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Oil prices jumped on 24 February, when Russia invaded Ukraine, and continued to rise through early March. This led to very large increases in road fuel prices to new record levels in early and mid-March. 

The rates of duty on petrol and diesel were cut by five pence per litre on 23 March 2022. This initially led to a fall in the price of both fuels, but by less than five pence per litre. Since then prices have increased again with particularly large increases in late May and early June. Both petrol and diesel prices have set and broken many new records in this period.

The high international oil prices are magnified in the UK due to the relative weakness of Sterling. Crude oil prices in Sterling reached their highest ever levels in 2022. On top of this there have been record refinery margins, initially for diesel and latterly for petrol, due to a fall in refinery output/capacity and the impact of the war in Ukraine. This explains the rapid increase in road fuel prices in May and June at a time when oil prices have increased more slowly.

This paper looks at trends in the price of petrol and diesel at the pump and before tax, possible reasons for the gap in prices between the two fuels and compares prices and taxes in different countries.

Trends in the pump and pre-tax price of road fuel and other petroleum products are given in BEIS’s Collection of road fuel and other petroleum product price statistics publication. The AA’s Fuel Price Reports have daily national average prices. The RAC’s Fuel Price Watch includes up to date prices, longer term trends and a breakdown of the different price components. www.petrolprices.com gives daily average prices and local figures. The Hydrocarbon Oils Bulletin from HMRC includes details of changes in duty rates and revenues. The European Commission’s Oil Bulletin gives a weekly comparison of pump and pre-tax prices of fuels across the EU. The International Energy Agency’s Monthly Oil Prices shows trends in fuel prices for the largest OECD economies. Their Oil Market Report gives background to changes in oil and product prices. The Library briefing Oil prices summarises data on price trends.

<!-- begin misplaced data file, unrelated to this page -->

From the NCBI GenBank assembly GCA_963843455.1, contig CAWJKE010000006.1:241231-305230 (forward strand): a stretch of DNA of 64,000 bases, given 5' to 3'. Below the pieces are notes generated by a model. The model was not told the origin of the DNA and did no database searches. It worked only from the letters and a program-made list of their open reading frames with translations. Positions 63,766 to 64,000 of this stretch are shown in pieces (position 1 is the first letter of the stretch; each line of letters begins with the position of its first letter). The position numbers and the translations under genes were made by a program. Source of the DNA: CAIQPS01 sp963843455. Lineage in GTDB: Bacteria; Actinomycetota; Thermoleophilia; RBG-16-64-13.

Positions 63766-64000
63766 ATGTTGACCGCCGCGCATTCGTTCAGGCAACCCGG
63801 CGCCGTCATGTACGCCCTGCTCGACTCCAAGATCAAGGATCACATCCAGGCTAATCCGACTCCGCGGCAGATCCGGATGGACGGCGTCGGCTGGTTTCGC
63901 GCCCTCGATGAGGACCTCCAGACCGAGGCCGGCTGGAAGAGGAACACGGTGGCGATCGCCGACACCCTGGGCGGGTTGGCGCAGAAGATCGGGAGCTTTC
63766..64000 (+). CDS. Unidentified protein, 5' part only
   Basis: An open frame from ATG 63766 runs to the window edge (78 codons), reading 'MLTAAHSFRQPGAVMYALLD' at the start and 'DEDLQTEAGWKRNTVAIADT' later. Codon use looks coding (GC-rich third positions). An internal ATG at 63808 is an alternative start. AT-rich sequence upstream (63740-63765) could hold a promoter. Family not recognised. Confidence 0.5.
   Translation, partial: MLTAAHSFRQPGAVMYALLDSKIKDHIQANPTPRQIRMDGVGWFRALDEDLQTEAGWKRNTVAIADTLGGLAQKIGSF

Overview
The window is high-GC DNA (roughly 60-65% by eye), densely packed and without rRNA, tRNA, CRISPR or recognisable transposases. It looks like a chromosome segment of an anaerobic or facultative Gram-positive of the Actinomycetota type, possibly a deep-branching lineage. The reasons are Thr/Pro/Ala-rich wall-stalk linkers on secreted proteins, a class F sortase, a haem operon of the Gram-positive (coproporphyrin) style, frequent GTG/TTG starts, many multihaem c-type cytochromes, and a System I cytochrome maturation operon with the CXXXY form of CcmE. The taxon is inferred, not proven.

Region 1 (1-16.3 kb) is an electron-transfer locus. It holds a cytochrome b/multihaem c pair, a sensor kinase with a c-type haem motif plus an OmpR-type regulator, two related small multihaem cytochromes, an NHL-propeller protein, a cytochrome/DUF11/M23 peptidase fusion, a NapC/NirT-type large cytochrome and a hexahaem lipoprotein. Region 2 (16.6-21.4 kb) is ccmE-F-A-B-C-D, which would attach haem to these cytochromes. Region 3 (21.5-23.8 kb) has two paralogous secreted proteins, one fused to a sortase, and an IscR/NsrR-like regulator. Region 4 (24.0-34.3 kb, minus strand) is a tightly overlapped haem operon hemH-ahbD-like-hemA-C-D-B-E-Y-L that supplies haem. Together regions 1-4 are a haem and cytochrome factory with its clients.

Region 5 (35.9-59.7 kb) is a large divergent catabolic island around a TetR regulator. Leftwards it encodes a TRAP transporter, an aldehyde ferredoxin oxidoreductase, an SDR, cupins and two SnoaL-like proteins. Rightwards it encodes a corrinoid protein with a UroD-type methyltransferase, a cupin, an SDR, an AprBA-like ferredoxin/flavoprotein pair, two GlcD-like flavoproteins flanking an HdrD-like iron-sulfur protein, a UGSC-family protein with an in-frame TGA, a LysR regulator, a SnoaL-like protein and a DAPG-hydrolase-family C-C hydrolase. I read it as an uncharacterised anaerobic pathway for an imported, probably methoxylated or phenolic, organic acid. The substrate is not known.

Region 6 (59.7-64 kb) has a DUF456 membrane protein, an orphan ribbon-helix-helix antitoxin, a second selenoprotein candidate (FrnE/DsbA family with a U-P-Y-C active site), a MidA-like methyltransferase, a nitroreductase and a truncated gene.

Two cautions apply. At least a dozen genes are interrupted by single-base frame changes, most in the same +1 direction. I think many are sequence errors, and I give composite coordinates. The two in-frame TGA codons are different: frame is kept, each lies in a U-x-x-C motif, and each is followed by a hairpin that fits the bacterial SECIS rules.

An appendix to this note looks at the real cost of petrol since 1920 and the real value of duty and VAT per litre. Prices in January 2012 were just above their earlier post second world war high in real terms -set during the Suez crisis- but still below the real prices charged in 1920 when petrol pumps were first introduced. The total tax on a litre of petrol peaked in early 2010; the latest figure is around 32% below this peak.


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